In this interview, Stephen Carpenter says that he switched to using the JMP-1 preamp and the dual Marshall 9200 power amps for The Color and the Fur.

Thus, if you want to dial in those early tones for songs like “Bored”, “Engine No. 9”, or “Nosebleed”, you need something with more mids, with Marshall mids. A Marshall DSL40 or DSL20 will do the trick just fine.

Fractal Audio Axe FX II

The Axe FX is an all-encompassing guitar rig in a box. While its main selling point is the fact it has a ton of high-quality amp models built into it, it’s also a pretty feature-complete effects processor too.

So when Stephen would use this unit live he would simply plug his guitar straight into the Axe FX, and then run that out to the front of house.

This is an approach that was most likely inspired by Periphery’s Misha Mansoor who is largely responsible for popularizing the Axe FX.

These days most of the high-end amp modelers are pretty comparable in terms of sound quality, so the Quad Cortex from Neural DSP or the Kemper Profiler would make great alternatives.

Marshall JMP-1

The JMP-1 is something Stephen used to use in the earlier days of Deftones, but it was an important piece of gear and played a big role in creating the band’s signature sound.

It’s essentially a tube preamp that was able to blend classic Marshall tones with some modern features such as MIDI controllability (a first for Marshall at this time).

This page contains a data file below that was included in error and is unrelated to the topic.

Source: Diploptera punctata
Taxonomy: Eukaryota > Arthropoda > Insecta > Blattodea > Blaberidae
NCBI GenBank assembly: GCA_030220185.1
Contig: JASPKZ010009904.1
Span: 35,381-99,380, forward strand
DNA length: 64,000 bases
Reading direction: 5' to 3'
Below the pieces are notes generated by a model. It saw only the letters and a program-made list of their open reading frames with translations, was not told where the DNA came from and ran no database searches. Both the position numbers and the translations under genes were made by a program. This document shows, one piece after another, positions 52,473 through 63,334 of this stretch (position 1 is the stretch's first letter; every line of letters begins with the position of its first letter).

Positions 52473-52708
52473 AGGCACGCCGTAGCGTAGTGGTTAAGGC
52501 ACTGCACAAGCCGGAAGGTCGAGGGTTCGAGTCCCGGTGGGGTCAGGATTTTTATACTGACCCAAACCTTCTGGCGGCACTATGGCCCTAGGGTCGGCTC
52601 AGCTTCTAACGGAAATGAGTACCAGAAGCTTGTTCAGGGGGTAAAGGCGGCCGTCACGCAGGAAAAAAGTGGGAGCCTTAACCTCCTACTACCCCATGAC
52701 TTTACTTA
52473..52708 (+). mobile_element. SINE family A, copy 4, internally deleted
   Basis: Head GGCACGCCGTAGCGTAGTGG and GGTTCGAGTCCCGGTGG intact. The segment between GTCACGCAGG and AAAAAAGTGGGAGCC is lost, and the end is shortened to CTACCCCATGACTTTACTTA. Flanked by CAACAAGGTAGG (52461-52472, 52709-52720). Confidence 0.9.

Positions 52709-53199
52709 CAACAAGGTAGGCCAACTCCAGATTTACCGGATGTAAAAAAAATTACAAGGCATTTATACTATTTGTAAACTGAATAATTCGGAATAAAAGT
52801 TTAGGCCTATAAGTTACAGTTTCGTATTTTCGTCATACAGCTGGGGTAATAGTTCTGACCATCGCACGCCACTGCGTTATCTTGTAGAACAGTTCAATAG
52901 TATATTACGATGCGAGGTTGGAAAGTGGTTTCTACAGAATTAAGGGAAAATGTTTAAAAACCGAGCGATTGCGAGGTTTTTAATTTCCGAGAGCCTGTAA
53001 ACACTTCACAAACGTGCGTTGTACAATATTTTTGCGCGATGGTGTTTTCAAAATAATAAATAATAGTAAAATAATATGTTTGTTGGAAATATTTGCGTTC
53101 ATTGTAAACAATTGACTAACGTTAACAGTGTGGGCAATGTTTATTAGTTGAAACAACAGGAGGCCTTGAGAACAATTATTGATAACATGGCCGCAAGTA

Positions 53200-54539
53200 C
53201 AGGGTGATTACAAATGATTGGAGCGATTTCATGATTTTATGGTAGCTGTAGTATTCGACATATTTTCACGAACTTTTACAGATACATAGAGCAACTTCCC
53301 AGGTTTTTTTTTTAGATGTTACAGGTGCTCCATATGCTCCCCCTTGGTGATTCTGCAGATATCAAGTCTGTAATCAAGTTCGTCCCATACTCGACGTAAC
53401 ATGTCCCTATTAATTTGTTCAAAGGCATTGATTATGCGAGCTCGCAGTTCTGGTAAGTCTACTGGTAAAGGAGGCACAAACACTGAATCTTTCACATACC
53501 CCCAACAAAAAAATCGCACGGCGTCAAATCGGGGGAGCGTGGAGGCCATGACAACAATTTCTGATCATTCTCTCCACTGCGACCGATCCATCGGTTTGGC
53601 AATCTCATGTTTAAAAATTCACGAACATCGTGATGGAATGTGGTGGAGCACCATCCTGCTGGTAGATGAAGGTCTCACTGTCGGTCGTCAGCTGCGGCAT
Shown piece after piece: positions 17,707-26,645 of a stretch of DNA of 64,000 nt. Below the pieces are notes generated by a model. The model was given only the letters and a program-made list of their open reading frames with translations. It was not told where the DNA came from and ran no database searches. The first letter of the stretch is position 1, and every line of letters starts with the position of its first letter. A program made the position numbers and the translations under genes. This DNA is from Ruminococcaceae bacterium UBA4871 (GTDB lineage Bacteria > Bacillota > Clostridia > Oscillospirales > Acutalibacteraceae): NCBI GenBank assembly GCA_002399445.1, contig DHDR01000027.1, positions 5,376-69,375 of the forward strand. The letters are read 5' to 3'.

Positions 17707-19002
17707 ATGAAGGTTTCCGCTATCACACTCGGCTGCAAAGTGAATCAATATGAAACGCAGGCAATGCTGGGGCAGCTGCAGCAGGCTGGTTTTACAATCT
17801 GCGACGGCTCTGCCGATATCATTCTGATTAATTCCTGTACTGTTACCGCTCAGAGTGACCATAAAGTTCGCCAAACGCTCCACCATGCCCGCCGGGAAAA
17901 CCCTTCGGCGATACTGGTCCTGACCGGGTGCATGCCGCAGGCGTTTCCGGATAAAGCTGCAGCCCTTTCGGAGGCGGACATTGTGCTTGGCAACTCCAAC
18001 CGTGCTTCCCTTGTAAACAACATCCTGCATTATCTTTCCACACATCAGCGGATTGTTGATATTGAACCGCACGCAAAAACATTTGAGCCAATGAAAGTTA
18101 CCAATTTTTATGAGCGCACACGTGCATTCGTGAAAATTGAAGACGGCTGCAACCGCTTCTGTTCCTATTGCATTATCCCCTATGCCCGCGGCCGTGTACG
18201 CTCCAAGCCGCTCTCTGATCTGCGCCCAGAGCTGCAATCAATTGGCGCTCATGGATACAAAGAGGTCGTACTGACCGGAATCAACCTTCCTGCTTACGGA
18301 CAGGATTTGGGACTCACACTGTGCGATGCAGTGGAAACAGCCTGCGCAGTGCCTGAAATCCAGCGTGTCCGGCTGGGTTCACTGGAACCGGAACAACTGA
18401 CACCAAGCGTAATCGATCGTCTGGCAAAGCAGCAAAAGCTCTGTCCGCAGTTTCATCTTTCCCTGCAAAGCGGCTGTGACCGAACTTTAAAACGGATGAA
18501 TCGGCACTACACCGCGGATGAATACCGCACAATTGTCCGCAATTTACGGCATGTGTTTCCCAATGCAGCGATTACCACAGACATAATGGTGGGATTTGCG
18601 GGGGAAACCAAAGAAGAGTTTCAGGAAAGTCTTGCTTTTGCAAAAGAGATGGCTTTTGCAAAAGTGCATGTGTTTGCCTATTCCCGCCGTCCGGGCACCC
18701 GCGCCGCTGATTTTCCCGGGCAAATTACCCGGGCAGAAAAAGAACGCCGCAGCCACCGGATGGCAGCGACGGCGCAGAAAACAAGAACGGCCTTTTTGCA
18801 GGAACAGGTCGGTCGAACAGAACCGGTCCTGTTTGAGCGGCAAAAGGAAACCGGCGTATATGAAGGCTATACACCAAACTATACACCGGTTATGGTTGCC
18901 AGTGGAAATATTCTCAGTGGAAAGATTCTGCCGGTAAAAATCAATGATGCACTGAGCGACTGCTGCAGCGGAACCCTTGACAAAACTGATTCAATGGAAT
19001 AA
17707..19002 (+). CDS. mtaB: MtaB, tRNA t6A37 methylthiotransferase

While this unit has been long since discontinued, something like a Line 6 Helix would make a very worthy substitute.

Deftones Amp Settings

Stephen’s high-gain sounds have always leaned towards modern metal. They need to be tight, articulate, and super clear, even when tuned very low.

Gain: 6 – Unlike more classic styles of metal, modern down-tuned styles will actually use less gain in order to stay as clean and tight as possible. Relying more on the picking hand to create the aggression.

Bass: 4 – A small roll-off on the bass can also help to clean the tone up a bit and stop things from becoming too muddy on those very low strings.

Mids: 7 – A healthy boost to the mids will let the guitar slice right through and sit in the mix nicely. Scooping mids when tuning this low is usually a very bad idea as you’ll quickly see (or hear) your guitar disappear underneath the competing instruments.

Treble: 6 – A small boost to the treble helps to add a bit of edge to the sound, but don’t go too far as in the digital modeling world this can quickly turn into undesirable fizziness.